How to Prevent Bladder Infections

How to Prevent Bladder Infections

Bladder Infection, also known as acute cystitis, is one of the most uncomfortable medical conditions one could possibly have. And even though women get it more frequently than men, both sexes are susceptible. 

Since the internet is chock-full of advice on what measures to take when you have an inflamed bladder, this article will not be concerned with treatment. If you’re ill, please contact your general practitioner. What we will cover here, though, is how to avoid cystitis altogether, as prevention is always preferable to treatment. 

Bladder conditions are usually accompanied by fairly unpleasant symptoms like frequent, extremely painful urination and a strong urge to go to the bathroom followed by mere drops of urine, which may show traces of blood, or in some cases even puss or mucus. So what should you do to avoid all of this unpleasantness? 

Causes of Acute Cystitis

In order to find out how to prevent an illness, we should first get clear on why it arises in the first place and what conditions lead to its sudden appearance. Although we’re not going to go into detail on the causes of cystitis as we are not medical professionals, here are some of the key things you should know: 

since the bladder does not harbour any bacteria, urine produced by healthy humans is sterile; 

✔ whenever bacteria enter the urinary tract, they are promptly eliminated by the immune system; 

✔ if the immune system is compromised, bacteria present in the urinary tract begin to multiply, leading to acute cystitis down the road; 

✔ acute cystitis may also be reinforced by other medical conditions (although only in rare cases).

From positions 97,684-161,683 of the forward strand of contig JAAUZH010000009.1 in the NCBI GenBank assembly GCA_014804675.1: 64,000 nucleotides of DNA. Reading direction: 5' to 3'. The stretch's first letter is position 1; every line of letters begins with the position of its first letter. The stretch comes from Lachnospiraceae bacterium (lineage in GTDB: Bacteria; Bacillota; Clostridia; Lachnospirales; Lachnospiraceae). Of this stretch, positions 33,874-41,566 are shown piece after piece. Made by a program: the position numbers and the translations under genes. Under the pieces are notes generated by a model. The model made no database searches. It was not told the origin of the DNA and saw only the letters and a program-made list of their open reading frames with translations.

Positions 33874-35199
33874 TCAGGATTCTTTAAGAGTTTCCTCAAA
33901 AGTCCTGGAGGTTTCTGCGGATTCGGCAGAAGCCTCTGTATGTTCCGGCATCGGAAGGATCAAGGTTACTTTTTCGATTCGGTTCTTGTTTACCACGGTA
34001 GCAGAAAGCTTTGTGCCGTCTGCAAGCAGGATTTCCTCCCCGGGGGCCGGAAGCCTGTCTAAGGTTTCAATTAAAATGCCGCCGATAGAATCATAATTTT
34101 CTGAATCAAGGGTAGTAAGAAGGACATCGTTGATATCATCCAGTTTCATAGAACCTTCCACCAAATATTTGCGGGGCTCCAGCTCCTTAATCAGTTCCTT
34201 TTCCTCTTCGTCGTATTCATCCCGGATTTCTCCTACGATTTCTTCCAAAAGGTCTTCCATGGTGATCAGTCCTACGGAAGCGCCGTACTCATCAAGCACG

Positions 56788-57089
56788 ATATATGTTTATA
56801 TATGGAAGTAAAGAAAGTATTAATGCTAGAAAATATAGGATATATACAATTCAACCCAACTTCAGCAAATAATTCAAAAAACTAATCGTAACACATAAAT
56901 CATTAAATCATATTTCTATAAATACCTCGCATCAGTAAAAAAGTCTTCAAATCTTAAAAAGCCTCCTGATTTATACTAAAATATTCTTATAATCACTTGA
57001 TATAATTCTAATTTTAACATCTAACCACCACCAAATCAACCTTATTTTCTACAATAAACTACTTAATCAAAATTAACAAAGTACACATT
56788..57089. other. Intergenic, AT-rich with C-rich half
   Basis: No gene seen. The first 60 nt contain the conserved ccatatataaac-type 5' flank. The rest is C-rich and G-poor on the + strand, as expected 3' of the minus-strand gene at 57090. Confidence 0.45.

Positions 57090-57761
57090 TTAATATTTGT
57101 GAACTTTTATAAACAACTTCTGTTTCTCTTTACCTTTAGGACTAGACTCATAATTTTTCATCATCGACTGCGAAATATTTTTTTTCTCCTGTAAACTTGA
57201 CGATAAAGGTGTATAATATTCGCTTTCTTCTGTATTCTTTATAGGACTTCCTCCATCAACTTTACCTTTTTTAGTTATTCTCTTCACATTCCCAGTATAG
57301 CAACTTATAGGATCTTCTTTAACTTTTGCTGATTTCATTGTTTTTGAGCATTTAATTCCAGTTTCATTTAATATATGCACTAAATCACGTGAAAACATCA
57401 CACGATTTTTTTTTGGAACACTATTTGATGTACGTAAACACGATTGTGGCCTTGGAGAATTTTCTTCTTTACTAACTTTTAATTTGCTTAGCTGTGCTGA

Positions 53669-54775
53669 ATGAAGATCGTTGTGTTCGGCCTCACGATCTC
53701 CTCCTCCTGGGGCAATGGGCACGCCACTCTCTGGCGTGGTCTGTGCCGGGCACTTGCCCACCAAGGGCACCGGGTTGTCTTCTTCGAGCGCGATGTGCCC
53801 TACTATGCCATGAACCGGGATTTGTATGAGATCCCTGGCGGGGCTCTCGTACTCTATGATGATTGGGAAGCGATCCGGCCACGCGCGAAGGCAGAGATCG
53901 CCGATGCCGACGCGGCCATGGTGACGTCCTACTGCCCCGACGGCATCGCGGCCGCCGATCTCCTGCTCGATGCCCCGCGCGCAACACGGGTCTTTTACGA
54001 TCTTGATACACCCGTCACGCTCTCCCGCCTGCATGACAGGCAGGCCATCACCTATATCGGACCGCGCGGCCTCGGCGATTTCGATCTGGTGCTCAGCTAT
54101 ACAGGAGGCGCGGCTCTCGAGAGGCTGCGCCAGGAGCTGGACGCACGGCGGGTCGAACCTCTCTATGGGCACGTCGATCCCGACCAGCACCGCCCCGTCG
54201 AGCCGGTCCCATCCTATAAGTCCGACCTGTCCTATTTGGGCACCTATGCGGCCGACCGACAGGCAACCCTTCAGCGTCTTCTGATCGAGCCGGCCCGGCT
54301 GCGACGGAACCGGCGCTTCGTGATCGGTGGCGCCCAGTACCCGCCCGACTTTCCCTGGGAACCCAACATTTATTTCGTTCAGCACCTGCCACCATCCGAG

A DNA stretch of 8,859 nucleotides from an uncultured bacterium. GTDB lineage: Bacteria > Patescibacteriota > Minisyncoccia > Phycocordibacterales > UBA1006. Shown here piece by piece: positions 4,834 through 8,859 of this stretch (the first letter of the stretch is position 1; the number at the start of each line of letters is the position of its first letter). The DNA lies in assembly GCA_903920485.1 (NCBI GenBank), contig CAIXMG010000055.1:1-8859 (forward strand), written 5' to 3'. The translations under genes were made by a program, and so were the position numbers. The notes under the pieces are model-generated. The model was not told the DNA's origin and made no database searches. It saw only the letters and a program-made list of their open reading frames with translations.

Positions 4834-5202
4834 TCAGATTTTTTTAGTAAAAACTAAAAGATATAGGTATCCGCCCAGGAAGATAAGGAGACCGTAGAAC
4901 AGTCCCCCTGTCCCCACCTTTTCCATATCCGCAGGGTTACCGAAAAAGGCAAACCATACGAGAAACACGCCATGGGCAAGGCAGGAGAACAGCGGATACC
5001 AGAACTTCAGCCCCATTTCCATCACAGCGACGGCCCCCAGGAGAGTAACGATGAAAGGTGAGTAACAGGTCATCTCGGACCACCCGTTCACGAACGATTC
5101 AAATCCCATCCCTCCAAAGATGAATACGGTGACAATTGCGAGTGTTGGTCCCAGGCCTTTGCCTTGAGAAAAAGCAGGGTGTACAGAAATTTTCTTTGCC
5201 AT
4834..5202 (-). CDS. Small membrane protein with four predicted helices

With that in mind, anyone who wants to avoid acute inflammation of the bladder must do the following – maintain a robust immune system and prevent bacteria from finding their way into the urinary tract. 

As anyone who has had this pesky condition in the past would tell you – acute cystitis usually occurs upon exposure to cold, such as getting cold feet, being exposed to chilly winds, sitting on a cold surface, swimming in a cool lake, sea, or pool water (which comes with two distinct risks, namely – a bacterial infection and catching a cold), etc. As your core body temperature goes down, the immune system becomes slightly inhibited, which leads to the inability to fight bacteria present in the urinary tract. 

Preventing Inflammation of the Bladder

If you want to reduce the risk of developing acute cystitis, make sure to heed the following advice:

✔ make sure to always drink a lot of water. It’s not only beneficial to your entire body, but may also help in getting rid of bacteria which cause inflammation of the bladder; 

when urinating or defecating, always wipe front to back (applicable to women). This way you can prevent the spread of bacteria to the urinary tract and the bladder; 

✔ after swimming in a lake, river, pool, or sea – try to pass at least a small amount of urine;  

✔ make sure to always shower or bathe after sexual intercourse;

✔ opt for wider underwear made from natural fibres (no thongs);